[ RadSafe ] Congress Questions Nuclear Regulatory Decision about Depleted Uranium Lowest Level Waste Classification
rwhelbig at gmail.com
Wed Mar 25 00:41:12 CDT 2009
Can Depleted Uranium be so concentrated that it is "off the scale" as
commented in this article? Please, also go look at the comments,
including the buried ones where it seems the scientists posting to
this newspaper website are doomed to be placed by the anti-uranium
crowd that seems to dominate the discussion. The Congressmen ignore
the fact that the NRC made a similar ruling Accessed in ADAMS as
XR173808 in September 2004.
PS -- I have been looking for the IAEA table that shows that U238 has
an unlimited lethal dose weight, which led me to say that the only way
you could die from a lethal dose of DU was to be crushed by it, I just
have not been able to find it in my recent searches - it listed lethal
doses of numerous radioactive elements.
Matheson wants answers on depleted uranium
Tooele» NRC vote approves the radioactive waste for Utah burial
By Judy Fahys
The Salt Lake Tribune
Updated: 03/19/2009 07:44:32 PM MDT
U.S. Rep. Jim Matheson is demanding to know what's behind a decision
by federal regulators to put depleted uranium in the lowest-hazard
category for radioactive waste.
The U.S. Nuclear Regulatory Commission's vote Wednesday sets the stage
for large volumes of depleted uranium to come to Utah and be buried at
the EnergySolutions Inc. radioactive waste disposal site in Tooele
County. While the Salt Lake City nuclear waste company supports the
decision as "sound science," critics say some depleted uranium is too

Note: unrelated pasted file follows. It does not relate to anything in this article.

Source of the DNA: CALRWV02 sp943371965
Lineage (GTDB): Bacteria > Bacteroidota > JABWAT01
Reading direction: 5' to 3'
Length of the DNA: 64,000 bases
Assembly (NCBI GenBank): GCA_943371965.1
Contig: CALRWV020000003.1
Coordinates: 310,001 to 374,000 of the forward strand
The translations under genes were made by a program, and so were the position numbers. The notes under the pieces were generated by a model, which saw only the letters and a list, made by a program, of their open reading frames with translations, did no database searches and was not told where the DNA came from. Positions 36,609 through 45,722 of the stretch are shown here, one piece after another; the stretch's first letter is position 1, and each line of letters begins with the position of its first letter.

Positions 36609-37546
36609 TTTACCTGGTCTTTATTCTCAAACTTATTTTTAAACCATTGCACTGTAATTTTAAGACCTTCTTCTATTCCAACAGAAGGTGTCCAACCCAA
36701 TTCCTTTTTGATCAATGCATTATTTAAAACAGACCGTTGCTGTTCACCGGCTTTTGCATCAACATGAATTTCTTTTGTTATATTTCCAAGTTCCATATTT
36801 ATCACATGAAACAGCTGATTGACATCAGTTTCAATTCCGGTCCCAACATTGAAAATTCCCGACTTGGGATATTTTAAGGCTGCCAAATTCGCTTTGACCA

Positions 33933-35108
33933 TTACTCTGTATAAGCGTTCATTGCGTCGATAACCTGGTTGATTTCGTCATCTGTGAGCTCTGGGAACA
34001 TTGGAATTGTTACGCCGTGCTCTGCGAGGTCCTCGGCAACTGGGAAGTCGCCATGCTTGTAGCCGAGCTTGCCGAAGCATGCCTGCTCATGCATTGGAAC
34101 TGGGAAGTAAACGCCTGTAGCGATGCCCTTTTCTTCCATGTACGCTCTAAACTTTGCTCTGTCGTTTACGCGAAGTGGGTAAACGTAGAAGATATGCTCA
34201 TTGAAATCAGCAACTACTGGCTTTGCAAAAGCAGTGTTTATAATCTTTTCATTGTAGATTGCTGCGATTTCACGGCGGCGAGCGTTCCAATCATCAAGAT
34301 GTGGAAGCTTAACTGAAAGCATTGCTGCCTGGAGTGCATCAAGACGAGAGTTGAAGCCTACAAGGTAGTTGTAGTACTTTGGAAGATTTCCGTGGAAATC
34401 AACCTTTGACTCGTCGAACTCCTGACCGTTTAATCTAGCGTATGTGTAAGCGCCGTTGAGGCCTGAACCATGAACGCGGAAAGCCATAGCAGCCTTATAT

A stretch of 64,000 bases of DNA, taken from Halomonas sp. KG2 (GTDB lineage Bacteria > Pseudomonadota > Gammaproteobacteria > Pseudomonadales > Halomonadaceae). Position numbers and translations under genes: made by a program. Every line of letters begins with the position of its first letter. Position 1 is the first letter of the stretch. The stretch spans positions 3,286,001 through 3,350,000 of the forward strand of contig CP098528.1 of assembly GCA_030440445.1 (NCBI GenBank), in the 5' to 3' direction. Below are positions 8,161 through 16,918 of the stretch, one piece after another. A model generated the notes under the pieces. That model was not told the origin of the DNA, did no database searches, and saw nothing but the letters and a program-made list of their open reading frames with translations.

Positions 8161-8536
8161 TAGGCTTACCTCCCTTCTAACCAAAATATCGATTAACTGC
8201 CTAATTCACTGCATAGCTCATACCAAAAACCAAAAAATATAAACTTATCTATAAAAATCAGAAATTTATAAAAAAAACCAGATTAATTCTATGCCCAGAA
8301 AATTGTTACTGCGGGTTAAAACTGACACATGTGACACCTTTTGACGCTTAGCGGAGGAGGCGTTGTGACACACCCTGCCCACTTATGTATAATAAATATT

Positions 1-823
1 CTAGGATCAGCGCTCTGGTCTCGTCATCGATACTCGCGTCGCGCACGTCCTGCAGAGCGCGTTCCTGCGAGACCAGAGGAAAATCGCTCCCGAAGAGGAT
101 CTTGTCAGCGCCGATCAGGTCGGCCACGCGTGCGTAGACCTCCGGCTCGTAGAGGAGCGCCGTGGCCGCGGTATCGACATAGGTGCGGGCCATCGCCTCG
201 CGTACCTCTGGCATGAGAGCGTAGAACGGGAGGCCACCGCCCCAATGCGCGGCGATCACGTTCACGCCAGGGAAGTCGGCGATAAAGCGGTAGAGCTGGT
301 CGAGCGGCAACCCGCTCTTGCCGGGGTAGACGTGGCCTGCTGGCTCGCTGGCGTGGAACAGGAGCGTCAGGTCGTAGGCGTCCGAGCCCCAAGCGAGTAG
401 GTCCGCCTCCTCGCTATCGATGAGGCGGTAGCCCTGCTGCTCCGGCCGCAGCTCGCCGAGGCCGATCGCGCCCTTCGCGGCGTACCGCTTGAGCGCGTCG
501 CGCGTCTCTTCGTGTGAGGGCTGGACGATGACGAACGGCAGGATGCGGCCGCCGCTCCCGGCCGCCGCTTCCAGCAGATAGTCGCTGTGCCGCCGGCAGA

dangerous for the Utah disposal site, which is licensed to accept the
lowest-hazard waste, "Class A."
Along with House Energy and Environment Subcommittee chairman Edward
J. Markey, D-Mass., Matheson, a Utah Democrat, calls the move
"unsupportable and inconsistent" with radioactive-waste law.
"This arbitrary and capricious mischaracterization of depleted uranium
as Class A waste will undermine public confidence in the waste
classification system [and] may increase risks to the public health
and safety," said a letter the lawmakers sent to the NRC Thursday. It
also "raises the possibility that additional, uncharacterized and
possibly even more dangerous materials could be similarly treated in
NRC spokesman David McIntyre said: "We will, of course, look at [the
letter] and respond in due course."
The uranium-enrichment waste, often called "DU," can be very low in
hazard, but it also can be so concentrated
that it is off the scale for low-level radioactive waste. The
congressmen note that NRC staff suggest some is hazardous enough to
warrant deeper burial and a robust cover to prevent the release of
alpha radiation, which actually increases over time.
Matheson and Markey said they expect NRC to turn over by April 2 all
the documents behind the depleted-uranium decision, including
communications with the U.S. Energy Department and EnergySolutions.
EnergySolutions already has accepted small amounts of depleted uranium
-- some of it from a Superfund cleanup in Markey's home state of
Massachusetts at a factory that made uranium-tipped bullets for the
Army for nearly 30 years.
fahys at sltrib.com
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